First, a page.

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The Coastal Wave 

The Coastal Wave is the monthly newsletter of Coastal Health & Wellness.

January 2020

Previous Issues

CHW hosts colorectal cancer screening event March 4

Post Date:02/28/2019 4:38 PM

Colorectal cancer is the second leading cause of cancer deaths in the United States, affecting both men and women.

March marks National Colorectal Cancer Awareness Month, a time to highlight the risks, symptoms and the fact that the disease is highly preventable with screenings starting at age 50.

“Screenings allow healthcare providers to find pre-cancerous polyps so that they can be removed before possibly becoming cancerous,” said Coastal Health & Wellness (CHW) Medical Director Cynthia Ripsin, MS, MPH, MD. “Polyps are abnormal growths – they shouldn’t be there. Over time, a polyp may turn into cancer.”

Men and women ages 50-75 should be screened for colorectal cancer regularly. Those older than 75 should ask their doctor if they should be screened and how often, according to the Centers for Disease Control and Prevention (CDC).

“Regular screenings also allow us to find cancer while it’s still early and treatment can be most effective,” Ripsin said.

CHW will host a National Colorectal Cancer Awareness Month event on March 4, 8 a.m.-5 p.m. and will offer free fecal immunochemical test (FIT) screenings to eligible patients. This screening tests for hidden blood in the stool, a symptom of colorectal cancer. Patients may take the tests home, complete them and mail the sample off for testing.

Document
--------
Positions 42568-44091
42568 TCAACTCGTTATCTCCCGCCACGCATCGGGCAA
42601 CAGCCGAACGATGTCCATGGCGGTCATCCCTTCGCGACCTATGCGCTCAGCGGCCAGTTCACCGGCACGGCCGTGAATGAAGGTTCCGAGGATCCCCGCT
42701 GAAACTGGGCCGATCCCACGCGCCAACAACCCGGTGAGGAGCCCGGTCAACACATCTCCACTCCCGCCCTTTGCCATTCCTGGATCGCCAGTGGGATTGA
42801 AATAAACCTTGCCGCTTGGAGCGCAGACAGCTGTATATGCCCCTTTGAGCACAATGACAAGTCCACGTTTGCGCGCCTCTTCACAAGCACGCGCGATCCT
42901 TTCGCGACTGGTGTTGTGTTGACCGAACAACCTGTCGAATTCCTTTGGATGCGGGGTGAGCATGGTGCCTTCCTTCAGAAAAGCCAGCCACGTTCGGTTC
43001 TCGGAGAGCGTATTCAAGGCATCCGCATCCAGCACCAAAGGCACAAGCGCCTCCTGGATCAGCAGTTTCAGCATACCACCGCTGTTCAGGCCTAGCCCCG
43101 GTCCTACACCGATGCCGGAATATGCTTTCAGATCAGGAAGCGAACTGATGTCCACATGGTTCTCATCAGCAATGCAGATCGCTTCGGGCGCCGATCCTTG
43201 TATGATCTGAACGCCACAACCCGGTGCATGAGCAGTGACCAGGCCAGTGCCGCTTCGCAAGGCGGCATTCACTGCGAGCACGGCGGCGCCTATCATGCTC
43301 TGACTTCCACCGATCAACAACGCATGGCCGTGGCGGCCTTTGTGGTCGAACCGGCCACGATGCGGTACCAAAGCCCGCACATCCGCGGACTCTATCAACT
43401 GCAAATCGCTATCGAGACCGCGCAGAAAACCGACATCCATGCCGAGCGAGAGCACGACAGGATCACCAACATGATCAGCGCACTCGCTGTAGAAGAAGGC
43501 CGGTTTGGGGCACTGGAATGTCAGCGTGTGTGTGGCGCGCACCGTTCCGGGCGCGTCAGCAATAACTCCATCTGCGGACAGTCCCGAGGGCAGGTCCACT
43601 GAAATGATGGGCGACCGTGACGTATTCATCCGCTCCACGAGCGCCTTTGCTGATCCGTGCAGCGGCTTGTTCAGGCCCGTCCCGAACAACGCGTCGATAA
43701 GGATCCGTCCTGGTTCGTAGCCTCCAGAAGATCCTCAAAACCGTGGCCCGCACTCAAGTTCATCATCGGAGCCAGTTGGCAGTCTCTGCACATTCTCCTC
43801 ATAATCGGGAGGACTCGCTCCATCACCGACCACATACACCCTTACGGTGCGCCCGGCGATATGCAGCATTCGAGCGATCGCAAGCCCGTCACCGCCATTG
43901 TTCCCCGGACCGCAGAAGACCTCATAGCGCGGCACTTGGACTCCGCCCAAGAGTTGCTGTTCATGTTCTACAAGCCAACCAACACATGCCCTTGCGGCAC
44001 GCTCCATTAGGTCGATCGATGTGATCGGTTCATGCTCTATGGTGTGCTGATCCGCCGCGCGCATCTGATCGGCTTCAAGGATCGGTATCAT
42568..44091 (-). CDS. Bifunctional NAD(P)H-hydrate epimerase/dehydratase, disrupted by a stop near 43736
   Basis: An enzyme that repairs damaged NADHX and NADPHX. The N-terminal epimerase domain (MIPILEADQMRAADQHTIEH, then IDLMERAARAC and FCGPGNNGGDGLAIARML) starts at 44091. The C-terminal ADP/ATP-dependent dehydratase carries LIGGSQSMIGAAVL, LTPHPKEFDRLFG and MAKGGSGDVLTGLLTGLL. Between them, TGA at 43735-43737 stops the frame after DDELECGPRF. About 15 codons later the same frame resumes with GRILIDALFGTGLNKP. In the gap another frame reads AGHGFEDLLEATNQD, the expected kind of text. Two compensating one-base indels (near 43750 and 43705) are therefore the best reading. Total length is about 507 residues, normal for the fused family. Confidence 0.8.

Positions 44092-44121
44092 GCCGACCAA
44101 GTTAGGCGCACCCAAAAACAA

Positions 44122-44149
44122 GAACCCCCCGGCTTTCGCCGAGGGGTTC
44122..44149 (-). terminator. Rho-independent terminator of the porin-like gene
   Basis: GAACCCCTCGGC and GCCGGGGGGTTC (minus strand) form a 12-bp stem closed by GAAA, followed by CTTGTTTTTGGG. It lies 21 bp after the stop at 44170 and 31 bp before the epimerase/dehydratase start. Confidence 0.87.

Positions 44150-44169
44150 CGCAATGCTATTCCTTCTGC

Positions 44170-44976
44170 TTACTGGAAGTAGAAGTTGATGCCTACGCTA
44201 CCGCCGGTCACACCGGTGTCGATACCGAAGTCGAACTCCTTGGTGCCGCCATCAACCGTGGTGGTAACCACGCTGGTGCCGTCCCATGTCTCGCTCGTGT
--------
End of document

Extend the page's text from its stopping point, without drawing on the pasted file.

There will also be refreshments, educational material on colorectal cancer screenings and giveaways including $20 Walmart gift cards being awarded every 30 minutes. The event will take place at CHW, 9850-C Emmett F. Lowry Expressway, Texas City.

Each year, roughly 140,000 Americans are diagnosed with colorectal cancer with more than 50,000 dying from the disease. Risk increases with age. More than 90 percent of colorectal cancers occur in people who are 50 years old or older, according to the CDC.

Other risks include a personal or family history of colorectal polyps or colorectal cancer, inflammatory bowel disease, Crohn’s disease, ulcerative colitis or genetic syndromes like familial adenomatous polyposis or hereditary nonpolyposis colorectal cancer.

Symptoms may include blood in or on stool, stomach pain and aches or cramps that do not go away and losing weight with no known reason. While these symptoms may also be caused by something other than colorectal cancer, it’s important to contact a healthcare provider if symptoms are present.

“There aren’t always symptoms when you have pre-cancerous polyps and colorectal cancer, especially in the early stages,” Ripsin said. “That’s why regular screenings are so important.”

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